In these general elections, there will be 40 million first-time voters — a generation growing up on a heavy dose of TV. What better way for politicians to catch their attention than to jump onto the reality show bandwagon?
Congressman Sanjay Nirupam joined Bigg Boss to let people know “what kind of a person he is”. For Nirupam, who is seeking a Congress ticket from Mumbai, the show was the best opportunity “to relate with young voters”. Wannabe politician Rahul Mahajan, too, thought of the show as the perfect publicity platform.
Trinamool Congress chief Mamata Banerjee appeared on the sets of Sa Re Ga Ma Pa and sung the patriotic Ae Mere Watan Ke Logon, while the BJP’s Sushma Swaraj declared her support for Sa Re Ga Ma Pa 2009 contestant Yashita Sharma.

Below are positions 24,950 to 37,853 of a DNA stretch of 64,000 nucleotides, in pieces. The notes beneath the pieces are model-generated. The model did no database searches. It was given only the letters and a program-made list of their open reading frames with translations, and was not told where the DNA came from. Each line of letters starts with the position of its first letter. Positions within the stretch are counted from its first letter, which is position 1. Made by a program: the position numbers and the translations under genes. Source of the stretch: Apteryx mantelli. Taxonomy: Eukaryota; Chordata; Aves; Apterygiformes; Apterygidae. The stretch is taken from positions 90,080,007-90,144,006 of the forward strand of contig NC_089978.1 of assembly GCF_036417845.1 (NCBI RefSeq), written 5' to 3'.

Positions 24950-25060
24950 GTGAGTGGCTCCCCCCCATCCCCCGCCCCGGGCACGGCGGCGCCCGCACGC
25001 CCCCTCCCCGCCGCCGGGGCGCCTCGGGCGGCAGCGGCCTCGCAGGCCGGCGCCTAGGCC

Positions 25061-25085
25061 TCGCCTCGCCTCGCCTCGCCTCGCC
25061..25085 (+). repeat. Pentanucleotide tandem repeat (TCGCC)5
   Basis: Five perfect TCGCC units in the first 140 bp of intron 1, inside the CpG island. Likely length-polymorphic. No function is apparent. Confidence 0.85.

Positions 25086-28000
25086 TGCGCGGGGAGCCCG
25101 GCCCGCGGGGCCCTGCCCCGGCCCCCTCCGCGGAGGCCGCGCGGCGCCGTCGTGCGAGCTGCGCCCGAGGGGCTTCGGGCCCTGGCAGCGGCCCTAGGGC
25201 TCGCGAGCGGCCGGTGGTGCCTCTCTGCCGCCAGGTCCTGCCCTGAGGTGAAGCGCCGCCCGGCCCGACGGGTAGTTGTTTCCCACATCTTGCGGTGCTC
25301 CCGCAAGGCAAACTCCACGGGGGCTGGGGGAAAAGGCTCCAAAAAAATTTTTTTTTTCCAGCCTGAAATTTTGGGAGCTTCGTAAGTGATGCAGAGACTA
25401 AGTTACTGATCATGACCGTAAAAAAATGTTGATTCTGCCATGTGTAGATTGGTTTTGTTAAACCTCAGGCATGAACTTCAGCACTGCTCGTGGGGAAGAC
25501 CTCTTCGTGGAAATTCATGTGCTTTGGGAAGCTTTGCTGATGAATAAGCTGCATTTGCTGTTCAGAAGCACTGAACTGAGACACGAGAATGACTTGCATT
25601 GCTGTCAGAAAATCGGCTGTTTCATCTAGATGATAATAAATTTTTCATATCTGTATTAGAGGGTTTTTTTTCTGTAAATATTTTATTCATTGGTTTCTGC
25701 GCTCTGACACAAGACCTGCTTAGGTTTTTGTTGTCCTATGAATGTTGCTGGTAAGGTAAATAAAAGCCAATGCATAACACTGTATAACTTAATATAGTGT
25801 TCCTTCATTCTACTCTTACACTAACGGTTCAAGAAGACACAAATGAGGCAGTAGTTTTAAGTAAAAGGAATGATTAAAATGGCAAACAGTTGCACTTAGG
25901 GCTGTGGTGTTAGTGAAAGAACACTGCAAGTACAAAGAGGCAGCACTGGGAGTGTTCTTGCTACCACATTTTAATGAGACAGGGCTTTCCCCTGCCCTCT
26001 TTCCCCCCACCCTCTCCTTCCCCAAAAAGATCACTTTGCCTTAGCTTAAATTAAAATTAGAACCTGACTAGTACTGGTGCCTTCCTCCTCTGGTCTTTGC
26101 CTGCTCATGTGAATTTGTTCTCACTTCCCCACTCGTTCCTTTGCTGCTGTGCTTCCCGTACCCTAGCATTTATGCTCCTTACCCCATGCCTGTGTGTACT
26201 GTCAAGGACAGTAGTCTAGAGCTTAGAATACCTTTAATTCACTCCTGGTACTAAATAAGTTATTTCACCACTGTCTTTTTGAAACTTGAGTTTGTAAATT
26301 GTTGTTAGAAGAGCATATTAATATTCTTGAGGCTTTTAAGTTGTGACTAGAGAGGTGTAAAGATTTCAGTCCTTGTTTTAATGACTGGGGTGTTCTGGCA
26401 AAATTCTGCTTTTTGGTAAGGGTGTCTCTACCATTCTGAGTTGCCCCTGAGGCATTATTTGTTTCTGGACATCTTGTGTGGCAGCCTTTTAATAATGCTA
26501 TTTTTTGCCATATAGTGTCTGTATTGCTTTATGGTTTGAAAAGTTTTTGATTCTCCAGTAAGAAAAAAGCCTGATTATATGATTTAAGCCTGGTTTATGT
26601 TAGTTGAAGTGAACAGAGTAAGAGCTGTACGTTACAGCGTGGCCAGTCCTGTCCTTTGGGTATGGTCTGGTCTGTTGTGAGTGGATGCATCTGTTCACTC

“These are new ways of reaching out to the people, especially the youth,” said Mumbai-based political analyst B Venkatesh Kumar.
Gorkha Janamukti Morcha leader Bimal Gurung campaigned for Darjeeling boy Prashant Tamang for the 2007 edition of Indian Idol, using that as a platform to take on ruling politician Subhash Ghising.
In Mumbai, supporting local contestants is in line with the sons-of-the-soil agenda of the Shiv Sena and the Maharashtra Navnirman Sena. The latter supported Vaishali Made, who won Sa Re Ga Ma Pa this year. Sena executive president Uddhav Thackeray called the winners of Little Champs, a competition for child singers, “gems of Maharashtra”. Not one to lag behind, the Congress-led state government announced a prize of Rs 2 lakh for the winners.
Image consultants said several politicians are seeking their advice on how they can use reality shows to enhance their images. “Yes, we have [helped politicians on this count],” said image consultant Dilip Cherian.